This kind of disaster nationalism – the nationalist impulse to circle the wagons in the face of a transnational challenge – could be countered by insisting that we are witnessing a pandemic in the literal sense, i.e., a health crisis that affects not just a part of the population, but all (pan) people (demos), thus highlighting the inefficiency of the border regime. But this insistence that humanity itself is the subject of the pandemic only tells half the truth as the precarity and vulnerability the pandemic imposes on people is distributed in a radically unequal fashion. The virus hits workers in underpaid jobs, in supermarkets, hospitals, delivery services, and informal care, as well as the homeless and the imprisoned in an intensified form. This is even more true for refugees and irregularized migrants. The catastrophic effects of the pandemic are thus especially harsh at the border, in a form that is intensified by the border.

    Refugee camps – hosting millions of Palestinians, Sudanese, Rohingya, Syrians, and many more in a camp archipelago that barely touches Europe and North America – are the crucible of this crisis just as much as they condense the structural violence of the border regime more generally. Take the camps at the borders of the European Union in Greece, where over 40,000 people – mostly from Syria and Afghanistan – are confined under unimaginable hygienic conditions, without the ability to wash their hands, let alone practice social distancing or access any reliable medical help. This is neither a natural condition nor an accidental byproduct of an otherwise well-functioning border regime. It is the direct effect of political decisions taken by the EU and its member states (and in a similar way, the EU, together with the US, has played a crucial role in producing the conditions that these refugees are seeking to flee).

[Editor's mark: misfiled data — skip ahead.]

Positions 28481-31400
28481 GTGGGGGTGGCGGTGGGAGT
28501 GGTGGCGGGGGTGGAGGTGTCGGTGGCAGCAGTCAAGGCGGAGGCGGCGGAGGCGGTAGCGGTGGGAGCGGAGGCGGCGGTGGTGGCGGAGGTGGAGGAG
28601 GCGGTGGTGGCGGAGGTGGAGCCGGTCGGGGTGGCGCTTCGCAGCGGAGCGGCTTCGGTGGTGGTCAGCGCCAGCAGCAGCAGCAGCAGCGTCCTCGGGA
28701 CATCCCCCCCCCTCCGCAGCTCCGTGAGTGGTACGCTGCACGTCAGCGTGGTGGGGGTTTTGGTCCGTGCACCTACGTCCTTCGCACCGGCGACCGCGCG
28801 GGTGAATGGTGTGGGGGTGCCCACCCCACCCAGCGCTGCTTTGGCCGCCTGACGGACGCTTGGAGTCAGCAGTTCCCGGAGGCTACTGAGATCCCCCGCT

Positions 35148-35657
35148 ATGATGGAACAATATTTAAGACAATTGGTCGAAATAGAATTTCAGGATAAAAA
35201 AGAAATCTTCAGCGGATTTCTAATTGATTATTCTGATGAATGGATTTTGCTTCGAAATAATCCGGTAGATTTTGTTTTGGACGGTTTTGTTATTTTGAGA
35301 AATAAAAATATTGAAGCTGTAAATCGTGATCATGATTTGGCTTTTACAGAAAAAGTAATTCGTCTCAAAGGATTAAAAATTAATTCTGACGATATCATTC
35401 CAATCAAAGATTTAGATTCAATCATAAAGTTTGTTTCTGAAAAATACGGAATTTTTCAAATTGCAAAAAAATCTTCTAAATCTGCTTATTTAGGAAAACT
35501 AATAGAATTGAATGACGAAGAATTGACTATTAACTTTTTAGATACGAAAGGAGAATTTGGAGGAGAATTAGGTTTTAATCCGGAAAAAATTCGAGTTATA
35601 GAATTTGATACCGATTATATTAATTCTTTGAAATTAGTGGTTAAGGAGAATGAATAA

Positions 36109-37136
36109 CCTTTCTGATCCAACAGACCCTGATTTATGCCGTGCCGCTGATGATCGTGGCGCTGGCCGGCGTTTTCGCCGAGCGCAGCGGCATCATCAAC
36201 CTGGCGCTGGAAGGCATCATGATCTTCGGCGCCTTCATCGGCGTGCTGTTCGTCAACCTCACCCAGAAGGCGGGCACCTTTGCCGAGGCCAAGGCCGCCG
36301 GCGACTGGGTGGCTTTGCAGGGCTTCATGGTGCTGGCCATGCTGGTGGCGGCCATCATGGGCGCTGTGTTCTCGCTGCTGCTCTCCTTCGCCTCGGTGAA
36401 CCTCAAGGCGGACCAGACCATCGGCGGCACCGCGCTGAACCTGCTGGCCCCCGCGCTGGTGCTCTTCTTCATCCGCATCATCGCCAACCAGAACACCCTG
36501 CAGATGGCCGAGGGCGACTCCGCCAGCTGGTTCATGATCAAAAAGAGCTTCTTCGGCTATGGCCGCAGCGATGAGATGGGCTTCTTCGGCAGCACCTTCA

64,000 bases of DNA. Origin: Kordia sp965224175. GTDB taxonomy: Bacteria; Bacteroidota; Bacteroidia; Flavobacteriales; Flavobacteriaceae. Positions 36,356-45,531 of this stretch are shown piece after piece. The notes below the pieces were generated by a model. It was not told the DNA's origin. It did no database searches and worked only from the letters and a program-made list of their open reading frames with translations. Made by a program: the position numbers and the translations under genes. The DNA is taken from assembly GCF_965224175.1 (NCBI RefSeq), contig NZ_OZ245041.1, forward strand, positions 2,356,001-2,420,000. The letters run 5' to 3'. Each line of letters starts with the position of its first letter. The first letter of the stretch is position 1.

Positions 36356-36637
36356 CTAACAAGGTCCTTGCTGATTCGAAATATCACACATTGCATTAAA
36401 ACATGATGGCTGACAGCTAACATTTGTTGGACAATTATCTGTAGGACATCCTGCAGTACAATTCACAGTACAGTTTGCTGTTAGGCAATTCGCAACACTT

Instead of evacuating the camps in which the first Covid-19 cases were reported, the Greek government – deserted by its fellow EU member states – has now placed them under lockdown. Germany, the largest and richest EU member, has made it clear that it will take in no more than 400 children, but even that will only happen once others do their “fair share” – a “fair share” that stands in a grotesque relation to the number of refugees currently hosted in countries such as Turkey (3.7m) and Pakistan (1.4m). Unfortunately, this declaration of complete moral bankruptcy does not come as a surprise, but continues an EU record that has been especially dismal since the “summer of migration” in 2015, when the mass political agency of refugees – and especially their march from the Budapest train station to the Austrian and then on to the German border – forced politicians to open the borders. This opening lasted only very briefly, and the subsequent strategy of closure has been aimed at preventing a renewed opening at all costs, thus paving the way for the current resurgence of disaster nationalism. (It is precisely for this reason that European Commission President Ursula von der Leyen has referred to Greece as the “shield” of Europe – suggesting the urgent need to repel an imminent threat.)

    The indifference toward the suffering of refugees at the EU’s borders, or rather the EU’s exercise of its “power to make live and let die,” fits well with the logic of disaster nationalism that the hollow rhetoric of solidarity barely manages to disguise: every state is on its own, the virus is “othered” as a foreign threat or “invasion,” and the closing of borders intensifies the “border spectacle” that is supposed to assure citizens that their government has everything under control.